IoC



Inversion of Control


One Definition:

The Inversion of Control (IoC) and Dependency Injection (DI) patterns are all about removing dependencies from your code.

For example, say your application has a text editor component and you want to provide spell checking. Your standard code would look something like this:

public class TextEditor
{
    private SpellChecker checker;
    public TextEditor()
    {
        checker = new SpellChecker();
    }
}

What we've done here is create a dependency between the TextEditor and the SpellChecker. In an IoC scenario we would instead do something like this:

public class TextEditor
{
    private ISpellChecker checker;
    public TextEditor(ISpellChecker checker)
    {
        this.checker = checker;
    }
}

Now, the client creating the TextEditor class has the control over which SpellChecker implementation to use. We're injecting the TextEditor with the dependency.

This is just a simple example, there's a good series of articles by Simone Busoli that explains it in greater detail.

<<

Like in this example with TextEditor: if you have only one SpellChecker maybe it is not really necessary to use IoC ? Unless you need to write unit tests or something ...

Do not overuse this pattern

>>

Another One:

Inversion of Control is what you get when you program callbacks, e.g. like a gui program.

For example, in an old school menu, you might have:

print "enter your name"
read name
print "enter your address"
read address
etc...
store in database

thereby controlling the flow of user interaction.

In a GUI program or somesuch, instead we say

when the user types in field a, store it in NAME
when the user types in field b, store it in ADDRESS
when the user clicks the save button, call StoreInDatabase

So now control is inverted... instead of the computer accepting user input in a fixed order, the user controls the order in which the data is entered, and when the data is saved in the database.

Basically, anything with an event loop, callbacks, or execute triggers falls into this category.

Another One

What is Inversion of Control?

If you follow these simple two steps, you have done inversion of control:

  1. Separate what-to-do part from when-to-do part.
  2. Ensure that when part knows as little as possible about what part; and vice versa.

There are several techniques possible for each of these steps based on the technology/language you are using for your implementation.

--

The inversion part of the Inversion of Control (IoC) is the confusing thing; because inversion is the relative term. The best way to understand IoC is to forget about that word!

--

Examples

  • Event Handling. Event Handlers (what-to-do part) -- Raising Events (when-to-do part)
  • Interfaces. Component client (when-to-do part) -- Component Interface implementation (what-to-do part)
  • xUnit fixure. Setup and TearDown (what-to-do part) -- xUnit frameworks calls to Setup at the beginning and TearDown at the end (when-to-do part)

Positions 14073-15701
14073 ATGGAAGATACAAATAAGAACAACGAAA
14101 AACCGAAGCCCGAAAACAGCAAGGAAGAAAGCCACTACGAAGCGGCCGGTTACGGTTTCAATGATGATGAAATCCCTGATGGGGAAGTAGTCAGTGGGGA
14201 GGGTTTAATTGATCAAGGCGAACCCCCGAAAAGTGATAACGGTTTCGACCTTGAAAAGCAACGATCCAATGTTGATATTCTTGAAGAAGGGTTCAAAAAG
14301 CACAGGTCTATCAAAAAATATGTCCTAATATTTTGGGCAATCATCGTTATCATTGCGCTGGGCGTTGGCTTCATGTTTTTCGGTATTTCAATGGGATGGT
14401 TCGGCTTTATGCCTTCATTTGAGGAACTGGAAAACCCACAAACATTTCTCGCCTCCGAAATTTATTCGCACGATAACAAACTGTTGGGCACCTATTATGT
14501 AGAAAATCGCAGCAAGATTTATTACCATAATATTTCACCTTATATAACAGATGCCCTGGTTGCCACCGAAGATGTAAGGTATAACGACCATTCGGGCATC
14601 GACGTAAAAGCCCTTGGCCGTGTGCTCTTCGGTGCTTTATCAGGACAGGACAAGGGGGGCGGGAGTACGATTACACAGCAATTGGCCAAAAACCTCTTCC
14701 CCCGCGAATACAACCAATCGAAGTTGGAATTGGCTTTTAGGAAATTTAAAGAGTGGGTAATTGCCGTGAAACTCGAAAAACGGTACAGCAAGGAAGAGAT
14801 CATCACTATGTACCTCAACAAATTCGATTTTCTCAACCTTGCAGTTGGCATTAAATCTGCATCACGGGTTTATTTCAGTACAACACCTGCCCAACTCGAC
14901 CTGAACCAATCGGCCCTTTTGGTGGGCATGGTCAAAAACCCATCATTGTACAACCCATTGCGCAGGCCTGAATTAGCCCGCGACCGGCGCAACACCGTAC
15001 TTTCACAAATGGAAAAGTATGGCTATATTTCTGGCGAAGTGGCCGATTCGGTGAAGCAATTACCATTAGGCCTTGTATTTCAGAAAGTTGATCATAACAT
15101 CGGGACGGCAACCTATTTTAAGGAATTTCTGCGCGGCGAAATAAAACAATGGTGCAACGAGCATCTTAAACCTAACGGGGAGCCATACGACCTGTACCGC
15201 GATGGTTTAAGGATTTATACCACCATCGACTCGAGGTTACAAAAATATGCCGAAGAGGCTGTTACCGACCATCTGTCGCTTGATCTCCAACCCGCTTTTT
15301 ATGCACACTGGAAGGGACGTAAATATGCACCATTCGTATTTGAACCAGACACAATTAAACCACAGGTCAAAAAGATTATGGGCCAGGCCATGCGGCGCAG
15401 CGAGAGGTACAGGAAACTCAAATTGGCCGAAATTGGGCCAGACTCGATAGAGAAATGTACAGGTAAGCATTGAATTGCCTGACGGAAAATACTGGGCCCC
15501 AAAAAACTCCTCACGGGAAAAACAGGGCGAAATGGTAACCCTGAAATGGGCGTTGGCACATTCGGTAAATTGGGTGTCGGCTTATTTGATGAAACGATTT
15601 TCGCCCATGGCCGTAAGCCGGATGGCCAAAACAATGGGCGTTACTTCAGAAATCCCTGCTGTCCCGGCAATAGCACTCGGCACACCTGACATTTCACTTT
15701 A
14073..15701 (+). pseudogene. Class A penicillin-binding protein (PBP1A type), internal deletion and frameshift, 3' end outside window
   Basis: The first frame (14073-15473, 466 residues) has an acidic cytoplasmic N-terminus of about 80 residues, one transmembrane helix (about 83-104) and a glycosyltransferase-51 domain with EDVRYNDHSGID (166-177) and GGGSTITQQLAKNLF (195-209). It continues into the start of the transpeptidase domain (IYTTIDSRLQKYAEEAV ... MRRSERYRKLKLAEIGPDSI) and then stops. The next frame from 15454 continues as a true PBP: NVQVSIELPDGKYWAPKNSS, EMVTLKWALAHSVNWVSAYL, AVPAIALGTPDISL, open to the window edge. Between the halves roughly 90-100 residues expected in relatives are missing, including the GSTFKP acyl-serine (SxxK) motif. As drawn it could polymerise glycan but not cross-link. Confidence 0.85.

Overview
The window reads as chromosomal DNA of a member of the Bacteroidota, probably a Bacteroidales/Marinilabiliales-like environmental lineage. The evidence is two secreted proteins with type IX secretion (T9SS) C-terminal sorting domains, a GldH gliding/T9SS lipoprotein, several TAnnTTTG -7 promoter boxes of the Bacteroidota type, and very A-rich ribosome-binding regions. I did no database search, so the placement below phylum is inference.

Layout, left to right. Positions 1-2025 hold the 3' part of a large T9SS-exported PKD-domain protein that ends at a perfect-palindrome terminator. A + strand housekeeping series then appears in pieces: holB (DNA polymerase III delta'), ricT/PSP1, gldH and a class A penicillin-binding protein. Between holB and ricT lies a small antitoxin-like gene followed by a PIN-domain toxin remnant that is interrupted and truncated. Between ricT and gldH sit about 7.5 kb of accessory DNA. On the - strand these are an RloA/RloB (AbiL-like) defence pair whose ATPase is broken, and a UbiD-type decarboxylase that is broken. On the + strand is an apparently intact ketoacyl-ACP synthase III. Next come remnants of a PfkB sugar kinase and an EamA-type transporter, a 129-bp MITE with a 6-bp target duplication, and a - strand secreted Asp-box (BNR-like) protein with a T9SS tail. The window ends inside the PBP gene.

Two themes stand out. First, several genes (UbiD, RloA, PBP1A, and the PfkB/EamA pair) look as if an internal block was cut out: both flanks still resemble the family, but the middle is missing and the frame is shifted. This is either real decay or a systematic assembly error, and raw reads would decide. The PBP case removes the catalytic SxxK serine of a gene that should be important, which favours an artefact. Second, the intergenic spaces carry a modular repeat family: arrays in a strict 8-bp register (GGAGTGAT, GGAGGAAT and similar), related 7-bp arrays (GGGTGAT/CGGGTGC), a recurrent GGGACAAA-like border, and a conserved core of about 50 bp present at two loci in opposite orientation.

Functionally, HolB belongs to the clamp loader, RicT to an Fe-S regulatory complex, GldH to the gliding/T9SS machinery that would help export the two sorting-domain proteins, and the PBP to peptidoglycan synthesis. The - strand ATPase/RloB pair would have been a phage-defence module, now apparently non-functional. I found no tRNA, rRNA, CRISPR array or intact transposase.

• Template method design pattern. template method when-to-do part -- primitive subclass implementation what-to-do part
  • DLL container methods in COM. DllMain, DllCanUnload, etc (what-to-do part) -- COM/OS (when-to-do part)

The Last Word:


Before using Inversion of Control you should be well aware of the fact that it has its pros and cons and you should know why you use it if you do so.

Pros:

  • Your code gets decoupled so you can easily exchange implementations of an interface with alternative implementations
  • It is a strong motivator for coding against interfaces instead of implementations
  • It's very easy to write unit tests for your code because it depends on nothing else than the objects it accepts in its constructor/setters and you can easily initialize them with the right objects in isolation.

Cons:

  • IoC not only inverts the control flow in your program, it also clouds it considerably. This means you can no longer just read your code and jump from one place to another because the connection between your code is not in the code anymore. Instead it is in XML configuration files or annotations and the in the code of your IoC container that interprets these metadata.
  • There arises a new class of bugs where you get your XML config or your annotations wrong and you can spend a lot of time finding out why your IoC container injects a null reference into one of your objects under certain conditions.

Personally I see the strong points of IoC and I really like them but I tend to avoid IoC whenever possible because it turns your software into a collection of classes that no longer constitute a "real" program but just something that needs to be put together by XML configuration or annotation metadata and would fall (and falls) apart without it.


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 Drupal makes use of the inversion of control design pattern, in which modular functionality is called by the framework at the
appropriate time. These opportunities for modules to do their thing are called hooks.

































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